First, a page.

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Species in ‘dramatic decline’ in east: WWF

Banteng, a species of wild cattle found in Cambodia, graze on forest foliage in the Kingdom’s Eastern Plains in 2010. WWF
Banteng, a species of wild cattle found in Cambodia, graze on forest foliage in the Kingdom’s Eastern Plains in 2010. WWF

Species in ‘dramatic decline’ in east: WWF

Multiple animal species are in “dramatic decline” on Cambodia’s Eastern Plains as a result of habitat loss, road incursion, insufficient law enforcement and poaching, the World Wildlife Fund said in a statement yesterday.

“Camera traps and other scientific research show a big loss of wild animals over the last years,” the statement said.

At a workshop held yesterday in Mondulkiri, the WWF told national, provincial, district and community authorities that a stronger emphasis on law enforcement was necessary.

“We are still facing immense problems to combat biodiversity loss,” WWF’s Eastern Plains manager Moul Phath said in the statement.

The Eastern Plains cover most of Mondulkiri and parts of its neighbouring provinces. The WWF could not be reached yesterday to provide exact figures of animal loss or which species are the most threatened.

Wildlife Conservation Society country director Ross Sinclair yesterday said the species in decline included wild pigs and bantengs. But, he added, since snares were the preferred poaching method across the country, many animals and birds fell victim.

According to villagers in various provinces, Cambodians hunt a diverse range of game including monkeys, deer, sambar, pigs, muntjacs and multiple types of reptiles and birds.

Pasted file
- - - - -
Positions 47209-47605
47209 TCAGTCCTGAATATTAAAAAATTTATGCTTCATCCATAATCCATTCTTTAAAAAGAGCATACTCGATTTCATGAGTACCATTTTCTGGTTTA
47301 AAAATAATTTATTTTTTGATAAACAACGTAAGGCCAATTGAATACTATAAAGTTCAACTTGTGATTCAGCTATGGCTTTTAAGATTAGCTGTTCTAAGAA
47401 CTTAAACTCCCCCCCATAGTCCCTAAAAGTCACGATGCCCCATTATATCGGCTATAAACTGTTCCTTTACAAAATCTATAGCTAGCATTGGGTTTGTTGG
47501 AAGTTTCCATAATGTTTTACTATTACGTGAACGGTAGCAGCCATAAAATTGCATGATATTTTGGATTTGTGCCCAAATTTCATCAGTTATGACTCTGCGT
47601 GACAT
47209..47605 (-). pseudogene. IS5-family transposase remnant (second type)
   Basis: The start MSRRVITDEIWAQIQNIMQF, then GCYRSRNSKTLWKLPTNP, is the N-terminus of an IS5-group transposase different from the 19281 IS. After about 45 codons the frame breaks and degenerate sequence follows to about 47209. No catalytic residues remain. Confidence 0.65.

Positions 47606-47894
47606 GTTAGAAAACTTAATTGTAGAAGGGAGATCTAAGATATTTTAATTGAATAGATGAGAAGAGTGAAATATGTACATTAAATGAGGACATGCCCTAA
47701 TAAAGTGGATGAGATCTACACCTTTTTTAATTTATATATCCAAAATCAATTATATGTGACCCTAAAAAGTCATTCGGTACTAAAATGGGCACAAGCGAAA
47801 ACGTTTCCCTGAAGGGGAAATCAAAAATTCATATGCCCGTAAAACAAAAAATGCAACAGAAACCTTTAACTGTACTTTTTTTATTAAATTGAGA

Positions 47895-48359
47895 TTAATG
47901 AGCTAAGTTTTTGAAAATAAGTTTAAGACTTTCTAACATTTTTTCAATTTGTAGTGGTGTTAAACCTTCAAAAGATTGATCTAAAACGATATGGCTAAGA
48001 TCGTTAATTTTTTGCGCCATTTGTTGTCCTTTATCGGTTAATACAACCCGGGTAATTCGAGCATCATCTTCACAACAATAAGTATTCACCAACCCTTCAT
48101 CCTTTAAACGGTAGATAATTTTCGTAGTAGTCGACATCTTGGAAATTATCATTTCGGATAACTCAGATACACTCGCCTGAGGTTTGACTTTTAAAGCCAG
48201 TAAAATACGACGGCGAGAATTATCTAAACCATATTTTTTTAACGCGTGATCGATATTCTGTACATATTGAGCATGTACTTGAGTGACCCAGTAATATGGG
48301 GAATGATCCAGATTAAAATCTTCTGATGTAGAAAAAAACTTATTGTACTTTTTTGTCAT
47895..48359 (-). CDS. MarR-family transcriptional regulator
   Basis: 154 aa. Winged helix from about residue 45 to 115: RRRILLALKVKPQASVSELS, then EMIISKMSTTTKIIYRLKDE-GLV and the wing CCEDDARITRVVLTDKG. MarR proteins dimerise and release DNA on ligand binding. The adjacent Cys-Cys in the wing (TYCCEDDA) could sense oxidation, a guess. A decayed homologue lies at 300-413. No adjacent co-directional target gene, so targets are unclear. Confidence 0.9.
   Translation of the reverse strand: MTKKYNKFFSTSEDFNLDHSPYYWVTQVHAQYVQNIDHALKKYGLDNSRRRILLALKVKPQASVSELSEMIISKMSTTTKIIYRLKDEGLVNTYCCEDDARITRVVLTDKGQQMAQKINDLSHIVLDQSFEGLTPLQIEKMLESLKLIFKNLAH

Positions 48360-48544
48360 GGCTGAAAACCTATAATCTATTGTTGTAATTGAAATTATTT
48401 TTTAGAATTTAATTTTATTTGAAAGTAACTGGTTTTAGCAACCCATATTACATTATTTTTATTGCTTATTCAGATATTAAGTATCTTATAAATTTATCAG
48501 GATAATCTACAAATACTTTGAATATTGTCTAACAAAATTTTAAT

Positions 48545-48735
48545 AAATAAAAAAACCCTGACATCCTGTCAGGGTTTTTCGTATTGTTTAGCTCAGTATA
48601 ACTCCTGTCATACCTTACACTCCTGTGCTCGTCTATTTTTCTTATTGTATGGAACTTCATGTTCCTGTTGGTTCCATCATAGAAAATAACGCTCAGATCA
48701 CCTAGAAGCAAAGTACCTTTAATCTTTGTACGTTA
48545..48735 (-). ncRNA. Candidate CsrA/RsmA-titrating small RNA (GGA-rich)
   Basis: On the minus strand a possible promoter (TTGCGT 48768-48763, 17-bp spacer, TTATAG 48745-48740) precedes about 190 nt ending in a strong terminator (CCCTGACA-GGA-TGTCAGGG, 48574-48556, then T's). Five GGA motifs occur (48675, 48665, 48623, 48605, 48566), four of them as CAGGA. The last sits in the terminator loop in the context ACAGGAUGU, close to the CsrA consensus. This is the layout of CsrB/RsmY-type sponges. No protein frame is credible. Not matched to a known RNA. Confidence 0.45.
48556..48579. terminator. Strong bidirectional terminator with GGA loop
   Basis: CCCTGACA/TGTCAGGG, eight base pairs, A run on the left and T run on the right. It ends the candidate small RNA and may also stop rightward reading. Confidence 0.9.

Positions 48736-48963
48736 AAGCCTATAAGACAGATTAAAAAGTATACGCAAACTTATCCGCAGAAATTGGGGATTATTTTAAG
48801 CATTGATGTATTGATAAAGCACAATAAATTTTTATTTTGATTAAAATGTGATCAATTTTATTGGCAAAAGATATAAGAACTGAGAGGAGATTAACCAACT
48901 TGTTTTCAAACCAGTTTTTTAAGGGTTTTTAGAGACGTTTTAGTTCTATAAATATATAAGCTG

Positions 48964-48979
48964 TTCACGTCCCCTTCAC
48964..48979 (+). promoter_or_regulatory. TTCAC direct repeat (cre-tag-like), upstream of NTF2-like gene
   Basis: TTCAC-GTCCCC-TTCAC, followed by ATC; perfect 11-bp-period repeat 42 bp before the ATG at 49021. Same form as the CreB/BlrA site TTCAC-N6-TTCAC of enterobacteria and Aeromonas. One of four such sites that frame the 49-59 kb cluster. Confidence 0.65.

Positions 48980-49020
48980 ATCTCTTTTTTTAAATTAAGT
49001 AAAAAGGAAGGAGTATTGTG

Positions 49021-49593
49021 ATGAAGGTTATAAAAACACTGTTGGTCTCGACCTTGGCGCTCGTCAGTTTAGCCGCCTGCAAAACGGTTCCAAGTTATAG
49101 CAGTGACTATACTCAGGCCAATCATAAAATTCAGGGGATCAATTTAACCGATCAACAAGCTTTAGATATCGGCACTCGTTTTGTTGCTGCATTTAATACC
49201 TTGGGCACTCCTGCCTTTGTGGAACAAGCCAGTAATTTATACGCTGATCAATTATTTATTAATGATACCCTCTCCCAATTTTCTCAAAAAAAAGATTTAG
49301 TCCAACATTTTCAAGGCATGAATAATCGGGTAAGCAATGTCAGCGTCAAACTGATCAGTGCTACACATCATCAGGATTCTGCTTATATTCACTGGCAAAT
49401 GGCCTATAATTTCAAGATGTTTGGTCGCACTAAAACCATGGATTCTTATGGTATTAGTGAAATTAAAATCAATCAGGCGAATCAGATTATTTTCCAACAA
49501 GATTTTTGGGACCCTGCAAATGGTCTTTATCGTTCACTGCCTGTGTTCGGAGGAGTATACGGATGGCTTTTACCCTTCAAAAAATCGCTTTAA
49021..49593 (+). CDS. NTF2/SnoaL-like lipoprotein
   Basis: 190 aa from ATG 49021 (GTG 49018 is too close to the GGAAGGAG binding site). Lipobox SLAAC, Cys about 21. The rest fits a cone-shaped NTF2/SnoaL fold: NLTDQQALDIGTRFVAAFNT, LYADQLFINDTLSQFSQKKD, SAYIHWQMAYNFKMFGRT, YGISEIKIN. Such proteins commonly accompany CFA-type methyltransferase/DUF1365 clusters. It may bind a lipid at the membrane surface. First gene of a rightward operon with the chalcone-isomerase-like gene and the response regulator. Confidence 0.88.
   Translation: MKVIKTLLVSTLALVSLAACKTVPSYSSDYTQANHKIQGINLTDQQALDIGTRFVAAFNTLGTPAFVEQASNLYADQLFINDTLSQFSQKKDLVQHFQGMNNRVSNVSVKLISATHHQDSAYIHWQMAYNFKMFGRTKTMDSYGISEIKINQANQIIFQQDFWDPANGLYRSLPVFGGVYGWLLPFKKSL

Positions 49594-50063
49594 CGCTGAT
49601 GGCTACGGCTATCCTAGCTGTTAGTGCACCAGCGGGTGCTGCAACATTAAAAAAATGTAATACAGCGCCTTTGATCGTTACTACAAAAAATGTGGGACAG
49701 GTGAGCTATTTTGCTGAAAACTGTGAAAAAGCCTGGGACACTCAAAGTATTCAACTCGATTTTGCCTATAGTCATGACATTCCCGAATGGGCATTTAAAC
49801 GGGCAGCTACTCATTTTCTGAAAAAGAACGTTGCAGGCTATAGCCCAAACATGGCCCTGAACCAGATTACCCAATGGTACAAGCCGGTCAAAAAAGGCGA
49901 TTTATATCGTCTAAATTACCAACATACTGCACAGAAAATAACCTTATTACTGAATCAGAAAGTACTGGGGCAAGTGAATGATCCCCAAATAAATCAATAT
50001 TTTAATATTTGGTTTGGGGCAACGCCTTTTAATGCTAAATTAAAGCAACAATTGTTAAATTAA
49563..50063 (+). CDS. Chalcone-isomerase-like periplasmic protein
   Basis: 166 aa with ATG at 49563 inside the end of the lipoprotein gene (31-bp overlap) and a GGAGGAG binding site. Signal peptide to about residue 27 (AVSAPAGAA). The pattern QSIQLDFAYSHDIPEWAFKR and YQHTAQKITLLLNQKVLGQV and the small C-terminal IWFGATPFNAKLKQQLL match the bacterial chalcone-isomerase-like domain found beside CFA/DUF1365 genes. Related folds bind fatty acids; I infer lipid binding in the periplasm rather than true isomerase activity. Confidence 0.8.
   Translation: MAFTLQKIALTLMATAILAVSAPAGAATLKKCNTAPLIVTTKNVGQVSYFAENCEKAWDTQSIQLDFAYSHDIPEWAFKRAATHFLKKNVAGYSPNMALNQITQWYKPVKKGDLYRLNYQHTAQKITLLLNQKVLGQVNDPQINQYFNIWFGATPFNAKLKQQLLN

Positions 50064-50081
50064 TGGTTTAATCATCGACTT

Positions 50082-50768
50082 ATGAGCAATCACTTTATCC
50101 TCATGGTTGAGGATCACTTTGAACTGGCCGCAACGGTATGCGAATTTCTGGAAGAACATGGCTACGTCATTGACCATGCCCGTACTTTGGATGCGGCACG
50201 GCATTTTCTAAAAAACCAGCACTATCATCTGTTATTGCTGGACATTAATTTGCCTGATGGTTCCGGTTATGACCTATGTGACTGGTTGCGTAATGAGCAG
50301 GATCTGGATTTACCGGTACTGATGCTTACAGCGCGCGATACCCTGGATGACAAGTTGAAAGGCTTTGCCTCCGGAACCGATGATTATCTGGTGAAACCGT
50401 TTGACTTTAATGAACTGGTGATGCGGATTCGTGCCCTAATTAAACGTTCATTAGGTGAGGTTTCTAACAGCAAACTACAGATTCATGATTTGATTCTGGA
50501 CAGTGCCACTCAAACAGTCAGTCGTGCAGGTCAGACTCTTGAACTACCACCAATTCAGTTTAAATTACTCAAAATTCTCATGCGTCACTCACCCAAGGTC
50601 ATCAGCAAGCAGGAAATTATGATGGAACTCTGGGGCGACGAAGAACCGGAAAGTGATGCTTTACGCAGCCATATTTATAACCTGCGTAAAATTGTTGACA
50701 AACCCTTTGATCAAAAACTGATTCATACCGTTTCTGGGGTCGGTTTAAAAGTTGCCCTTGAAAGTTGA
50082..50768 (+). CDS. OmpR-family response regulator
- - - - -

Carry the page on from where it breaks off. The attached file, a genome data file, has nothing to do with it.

The WWF and WCS both said that there were not enough rangers to defend protected areas, let alone the forests more generally. Ministry of Environment spokesman Sao Sopheap acknowledged this yesterday, saying that the government was doing the best it could with a limited budget.

Sopheap said that as the Ministry of Environment took on a larger role in protecting forests, it would enact a new law that would allow environment officials to outsource some patrol duties to community members.

Sopheap could not confirm whether there was an increase or decrease in the rate of animals being poached. The WWF also said that habitat loss was a major problem, stemming from encroachment from plantations.

Companies bought land from villagers to establish plantations while people intruded on conservation areas in search of new land and cut the trees for agriculture, the NGO said.

To combat this, plantations should develop according to a master plan preserving as much contiguous forest as possible, according to WWF.

“Spatial planning is the key to harmonising development and conservation,” said Phath.

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